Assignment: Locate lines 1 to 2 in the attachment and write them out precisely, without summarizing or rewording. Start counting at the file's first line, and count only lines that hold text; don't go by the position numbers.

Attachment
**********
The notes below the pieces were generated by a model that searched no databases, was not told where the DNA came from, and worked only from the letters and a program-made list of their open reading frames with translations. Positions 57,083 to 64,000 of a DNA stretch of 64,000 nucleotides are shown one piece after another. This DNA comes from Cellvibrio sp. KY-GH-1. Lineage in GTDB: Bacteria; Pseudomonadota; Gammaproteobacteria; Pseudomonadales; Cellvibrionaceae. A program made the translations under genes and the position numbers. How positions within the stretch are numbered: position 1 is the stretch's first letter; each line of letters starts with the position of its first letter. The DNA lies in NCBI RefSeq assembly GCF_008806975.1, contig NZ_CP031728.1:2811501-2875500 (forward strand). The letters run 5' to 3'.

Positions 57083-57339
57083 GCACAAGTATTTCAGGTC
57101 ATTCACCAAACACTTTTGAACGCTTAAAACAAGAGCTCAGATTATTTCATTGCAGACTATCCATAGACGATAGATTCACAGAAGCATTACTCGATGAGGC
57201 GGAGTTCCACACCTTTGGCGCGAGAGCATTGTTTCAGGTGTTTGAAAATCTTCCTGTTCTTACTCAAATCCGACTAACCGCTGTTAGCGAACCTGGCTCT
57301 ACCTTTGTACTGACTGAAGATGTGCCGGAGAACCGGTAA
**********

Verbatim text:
The notes below the pieces were generated by a model that searched no databases, was not told where the DNA came from, and worked only from the letters and a program-made list of their open reading frames with translations. Positions 57,083 to 64,000 of a DNA stretch of 64,000 nucleotides are shown one piece after another. This DNA comes from Cellvibrio sp. KY-GH-1. Lineage in GTDB: Bacteria; Pseudomonadota; Gammaproteobacteria; Pseudomonadales; Cellvibrionaceae. A program made the translations under genes and the position numbers. How positions within the stretch are numbered: position 1 is the stretch's first letter; each line of letters starts with the position of its first letter. The DNA lies in NCBI RefSeq assembly GCF_008806975.1, contig NZ_CP031728.1:2811501-2875500 (forward strand). The letters run 5' to 3'.

Positions 57083-57339